** Webmaster Note: The following
is a translation from Hebrew by Laia Ben-Dov
as sponsored by George Zilbergeld.
Additional clarifications are provided in parenthesis ( ).
MEETINGS WITH FRIENDS
childhood and youth are like the nucleus hidden in the seeds of
sprout and bud at meetings between friends who have memories in
person bears the history of his life on his shoulders, but his
childhood, the beginning of his existence, is engraved in his
heart all the days of his life.
memories create a connection between people from the same city
for their entire lives, and if that is so in large cities, it is
even more so with regard to our small town, Vladimirets.
town, we were one large family, and everyone knew about the life
of his fellow man, his sufferings and his celebrations.
was cut off, and it is no more.Many of its sons are located in different countries, but
when they come as guests to us in Israel, we receive them like
brothers returning to their family.
and on days of remembrance, or at parties for guests, all of the
differences of position, all of the divisions and all of the
ceremonial manners disappear, and we see ourselves as we were in
those days, the days of our childhood and youth in our town.
several meetings with guests, sons of our town, from the
United States:Gedalyahu Volok, who is known as Charlie Wollak, a Jew
who has acquired property and has achieved honor in American
society, when he appeared for the first time in Israel with his Cadillac, as a
he met with us in the "Bustan" he came among us as the son of
the good-hearted woman, Sara Charna's Gedalya.The memories from our town arise and flood us:childhood, the
cheder and the
and Gedalyahu's mischief in Chanoch's cheder.And it is as if Charlie breaks out of all his
"Americanism," and again, it is Gedalyahu who is before us,
running from one to another with his camera, asking each one
about his life, and in our imaginations, we again see him in
Sara Charna's house.The entire scene, the house and the entire Volok family,
return to life before us, until that time when they left the
And I remember the meeting with Louie Rose and his wife Taivel,
and how they appeared at the reception we made for him.Louie Rose represented the committee from
Detroit, and in his speech he promised us
that the same way that the committee had supported us in the
past, it would continue to do so in the future.I remember how happy he made the audience with his jokes.
When Avraham Friedman, Zeev Friedman's brother, who was very
emotional about meeting with us, came to visit us in Israel and
told us in his vivacious Yiddish about everything that our
in America felt, we saw before us the home of Ben-Zion Friedman,
of blessed memory, with the samovar that was always boiling on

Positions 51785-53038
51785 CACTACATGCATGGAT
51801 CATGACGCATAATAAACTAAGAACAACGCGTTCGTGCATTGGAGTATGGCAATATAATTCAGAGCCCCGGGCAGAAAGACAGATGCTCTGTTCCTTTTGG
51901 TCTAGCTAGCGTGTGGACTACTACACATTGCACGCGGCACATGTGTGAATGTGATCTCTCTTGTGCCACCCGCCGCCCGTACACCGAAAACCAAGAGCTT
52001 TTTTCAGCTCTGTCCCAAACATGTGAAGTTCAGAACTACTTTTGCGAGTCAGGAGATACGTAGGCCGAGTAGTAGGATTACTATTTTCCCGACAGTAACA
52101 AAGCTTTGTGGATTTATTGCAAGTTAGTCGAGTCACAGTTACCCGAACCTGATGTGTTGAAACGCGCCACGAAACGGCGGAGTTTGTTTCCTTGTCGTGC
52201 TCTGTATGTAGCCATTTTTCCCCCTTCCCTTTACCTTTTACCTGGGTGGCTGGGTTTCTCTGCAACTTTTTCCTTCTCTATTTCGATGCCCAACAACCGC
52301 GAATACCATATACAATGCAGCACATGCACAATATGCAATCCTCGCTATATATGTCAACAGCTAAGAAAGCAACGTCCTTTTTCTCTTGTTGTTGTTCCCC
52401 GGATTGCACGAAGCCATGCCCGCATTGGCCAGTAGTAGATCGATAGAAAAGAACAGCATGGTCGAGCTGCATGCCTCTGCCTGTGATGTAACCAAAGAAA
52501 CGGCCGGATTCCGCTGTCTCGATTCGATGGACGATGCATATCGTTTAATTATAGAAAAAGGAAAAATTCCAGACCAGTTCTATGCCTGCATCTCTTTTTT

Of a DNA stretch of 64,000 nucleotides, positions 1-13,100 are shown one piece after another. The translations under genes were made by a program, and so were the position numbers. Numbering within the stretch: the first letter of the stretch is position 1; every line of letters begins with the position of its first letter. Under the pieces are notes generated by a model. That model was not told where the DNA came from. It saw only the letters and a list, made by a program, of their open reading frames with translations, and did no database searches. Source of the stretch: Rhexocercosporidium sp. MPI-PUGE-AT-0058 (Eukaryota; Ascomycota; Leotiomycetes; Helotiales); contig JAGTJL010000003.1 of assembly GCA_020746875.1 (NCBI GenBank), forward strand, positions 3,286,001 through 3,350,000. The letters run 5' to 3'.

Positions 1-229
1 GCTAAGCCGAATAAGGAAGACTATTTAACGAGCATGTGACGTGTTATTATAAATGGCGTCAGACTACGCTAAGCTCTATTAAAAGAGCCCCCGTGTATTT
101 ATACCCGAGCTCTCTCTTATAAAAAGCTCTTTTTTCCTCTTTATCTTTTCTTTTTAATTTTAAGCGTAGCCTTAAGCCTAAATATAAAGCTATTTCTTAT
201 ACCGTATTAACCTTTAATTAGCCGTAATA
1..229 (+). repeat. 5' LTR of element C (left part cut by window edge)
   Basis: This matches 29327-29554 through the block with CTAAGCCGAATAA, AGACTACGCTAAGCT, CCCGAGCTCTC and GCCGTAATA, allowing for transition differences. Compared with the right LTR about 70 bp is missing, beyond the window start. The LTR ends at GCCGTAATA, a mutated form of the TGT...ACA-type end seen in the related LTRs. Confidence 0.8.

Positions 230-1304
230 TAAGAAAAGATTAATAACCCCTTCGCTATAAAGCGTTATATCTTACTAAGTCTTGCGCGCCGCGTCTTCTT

winter evenings and before dawn; in our imagination we saw the
Jew, the Torah scholar, who fulfilled the commandment of
visiting the sick all his life, who knew a bit of medical wisdom
and was like a member of the family in every house in the town.Ben-Zion Friedman and his entire family stood alive
before us.When we
met with "the Rosens," Feivish Rosen and his wife, Gedalyahu
Rosen and his wife and sister, we saw before us our town's
as they were called in our town. And we remembered other events and other impressions
from those days.
The joy of childhood and the terror of the Holocaust come
together at every meeting and every memorial that we hold.
And I remember the party in honor of Shlomo Eidelman and the
intimate party for Mr. Voron at Chaim Schwartzberg's house, and
more recently, the party for Susil and Nachman – Eliyahu Kotz'
sister and brother.
Man's nature is to cause death to be forgotten in many ways, in
order to escape from the feeling of destruction.
We all tremble at the recital of Kaddish
[the prayer for the dead] in memory of the martyrs, and we wish
to be comforted and shake off the sorrow and mourning by what is
renewed and created in our new lives in Israel and in the Jewish world.In every meeting of this kind of the people of our town,
and the Diaspora, it is as if we are cut off from the present
time, these days of dispute, of confusion and loss of direction,
and we are carried back to the content, innocent days of our
Every one of us, who carries in his heart his sorrow over the
loss of his family and relatives, would not be able to bear it
if he were totally alone.
We come out of these meetings somewhat encouraged, as people who
talked about the bitterness in their hearts, as if heavy stones
have been rolled away from them, and we again feel as if we all
had come back home together, to the large family of our town.